Medical unions say denying smokers employment is a step too far in the quest for a smokefree New Zealand and could lead to obese people not being employed in the health sector.
The Waikato Times yesterday reported that the Waikato District Health Board was seeking legal advice on whether it could refuse to employ smokers.
A poll on the Times website yesterday revealed mixed opinions - with 56 per cent for the move, and 44 per cent against.
While medical unions spoken to by the Times supported the board's move to become smokefree, they were worried at the direction in which it was heading.
New Zealand Medical Association president Paul Ocklefordsaid it was great to see the board taking its role - to become smokefree by 2025 - seriously.
"It's really important for staff to stop smoking because they are also role models for patients, but I guess the question is whether or not it's a step too far and whether it's a discrimination issue," he said.
"There are other important health issues, one of those being obesity, and it's that question of whether or not you then don't employ people for other reasons that makes it a discrimination issue."
Dr Ockleford said the association strongly supported any initiative that reduced smoking. "But we need to make sure it's not discriminating against one segment of the community inappropriately."
He said smoking rates among medical staff in New Zealand and Australia was actually "extremely low".
The New Zealand Nurses Organisation said the board should take a more compassionate approach and provide the support for staff to give up.
"We don't support the proposal of not employing someone because they smoke," Lesley Harry, industrial adviser for the DHB sector, said.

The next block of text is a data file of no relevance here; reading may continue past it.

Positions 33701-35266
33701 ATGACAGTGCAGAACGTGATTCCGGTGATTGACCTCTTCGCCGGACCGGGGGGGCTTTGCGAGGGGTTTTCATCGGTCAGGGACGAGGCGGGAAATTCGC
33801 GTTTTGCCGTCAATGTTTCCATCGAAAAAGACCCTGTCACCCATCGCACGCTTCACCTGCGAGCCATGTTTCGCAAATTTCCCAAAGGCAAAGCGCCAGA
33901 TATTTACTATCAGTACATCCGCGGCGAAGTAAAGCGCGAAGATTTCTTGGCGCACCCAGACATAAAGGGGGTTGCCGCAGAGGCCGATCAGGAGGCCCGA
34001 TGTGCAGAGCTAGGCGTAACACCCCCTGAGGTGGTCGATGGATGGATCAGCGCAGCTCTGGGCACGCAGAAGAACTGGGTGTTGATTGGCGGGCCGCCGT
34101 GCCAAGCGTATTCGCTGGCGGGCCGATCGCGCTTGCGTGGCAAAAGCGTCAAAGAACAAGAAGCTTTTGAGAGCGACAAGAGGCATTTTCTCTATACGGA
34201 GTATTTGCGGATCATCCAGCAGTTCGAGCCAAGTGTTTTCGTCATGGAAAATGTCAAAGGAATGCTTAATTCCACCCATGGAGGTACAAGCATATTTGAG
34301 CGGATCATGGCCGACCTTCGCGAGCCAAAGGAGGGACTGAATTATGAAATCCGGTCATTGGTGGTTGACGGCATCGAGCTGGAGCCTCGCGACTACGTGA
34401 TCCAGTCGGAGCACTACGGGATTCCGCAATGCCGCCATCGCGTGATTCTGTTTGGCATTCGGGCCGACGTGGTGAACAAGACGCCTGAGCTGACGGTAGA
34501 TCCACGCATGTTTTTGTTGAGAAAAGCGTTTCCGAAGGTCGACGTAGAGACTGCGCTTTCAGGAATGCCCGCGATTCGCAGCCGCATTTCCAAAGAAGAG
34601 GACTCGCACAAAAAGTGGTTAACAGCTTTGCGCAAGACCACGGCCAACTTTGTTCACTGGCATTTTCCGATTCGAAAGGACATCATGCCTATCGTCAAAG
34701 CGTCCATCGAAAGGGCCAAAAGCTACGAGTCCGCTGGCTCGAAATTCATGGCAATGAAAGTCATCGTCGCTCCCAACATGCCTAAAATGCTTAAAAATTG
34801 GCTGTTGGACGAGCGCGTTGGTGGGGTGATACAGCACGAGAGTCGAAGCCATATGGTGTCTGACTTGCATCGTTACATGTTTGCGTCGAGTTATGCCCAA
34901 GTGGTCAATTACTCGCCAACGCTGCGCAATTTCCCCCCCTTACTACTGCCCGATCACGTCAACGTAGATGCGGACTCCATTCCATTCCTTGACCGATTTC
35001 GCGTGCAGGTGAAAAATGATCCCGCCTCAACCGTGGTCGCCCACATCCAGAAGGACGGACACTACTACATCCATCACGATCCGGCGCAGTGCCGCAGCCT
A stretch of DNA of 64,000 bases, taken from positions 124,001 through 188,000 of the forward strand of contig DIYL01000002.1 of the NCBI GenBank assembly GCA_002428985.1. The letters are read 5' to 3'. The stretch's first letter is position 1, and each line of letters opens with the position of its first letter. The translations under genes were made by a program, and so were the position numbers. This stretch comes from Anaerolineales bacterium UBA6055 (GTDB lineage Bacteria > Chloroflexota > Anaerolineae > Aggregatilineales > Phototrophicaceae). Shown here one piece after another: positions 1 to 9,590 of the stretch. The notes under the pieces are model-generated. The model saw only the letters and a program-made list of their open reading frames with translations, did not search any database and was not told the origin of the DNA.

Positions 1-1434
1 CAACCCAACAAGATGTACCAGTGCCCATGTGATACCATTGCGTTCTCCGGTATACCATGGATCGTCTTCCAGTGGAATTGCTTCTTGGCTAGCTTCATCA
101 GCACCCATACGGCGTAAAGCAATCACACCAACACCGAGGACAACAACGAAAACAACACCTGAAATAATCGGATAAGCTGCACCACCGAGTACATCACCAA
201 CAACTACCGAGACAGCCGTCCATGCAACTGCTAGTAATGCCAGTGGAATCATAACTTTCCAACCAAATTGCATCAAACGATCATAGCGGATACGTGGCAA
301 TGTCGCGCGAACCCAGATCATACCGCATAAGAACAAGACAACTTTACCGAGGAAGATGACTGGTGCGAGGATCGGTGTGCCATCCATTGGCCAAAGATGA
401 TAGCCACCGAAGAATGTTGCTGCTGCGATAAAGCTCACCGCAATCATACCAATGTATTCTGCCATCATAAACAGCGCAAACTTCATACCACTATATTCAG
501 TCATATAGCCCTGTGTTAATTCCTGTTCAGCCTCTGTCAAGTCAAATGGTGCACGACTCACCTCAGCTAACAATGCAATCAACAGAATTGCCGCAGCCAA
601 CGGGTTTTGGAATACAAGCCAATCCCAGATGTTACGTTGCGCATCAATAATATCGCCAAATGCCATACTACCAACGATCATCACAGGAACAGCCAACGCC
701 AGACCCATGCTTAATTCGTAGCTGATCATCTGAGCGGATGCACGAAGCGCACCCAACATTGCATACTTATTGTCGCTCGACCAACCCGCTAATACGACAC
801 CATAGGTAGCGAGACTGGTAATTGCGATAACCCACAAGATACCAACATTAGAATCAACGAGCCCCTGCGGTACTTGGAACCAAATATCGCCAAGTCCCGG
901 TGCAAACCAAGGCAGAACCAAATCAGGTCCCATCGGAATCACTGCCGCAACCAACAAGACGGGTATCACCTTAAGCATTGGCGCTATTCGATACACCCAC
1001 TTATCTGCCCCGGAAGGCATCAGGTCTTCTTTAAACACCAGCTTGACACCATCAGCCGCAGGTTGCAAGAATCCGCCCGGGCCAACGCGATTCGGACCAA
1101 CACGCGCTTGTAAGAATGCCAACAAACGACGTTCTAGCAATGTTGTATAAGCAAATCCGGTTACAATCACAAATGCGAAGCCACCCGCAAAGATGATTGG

She also found it interesting that the board was using the loss of tikanga - Maori beliefs - through the death of Maori from tobacco as one of the reasons to bring in the ban.
"Unemployment is also a problem among Maori and this policy would potentially increase that."
She said increased unemployment also bought with it other health issues.
"We would like to see that the prohibition doesn't extend to outside [the work environment] and clearly we will work with the DHB in respect to that."
The organisation had a similar issue when the Auckland board was considering a similar move last year. But, after investigating it, they stopped short of denying smokers work.
Waikato board spokeswoman Mary Anne Gill said they were encouraging staff to quit smoking, with about 600 staff taking up their offer of a smoke cessation programme. Currently, the board will not employ a smoker seeking work in a regulatory role such as a health promoter or smokefree worker.
- © Fairfax NZ News
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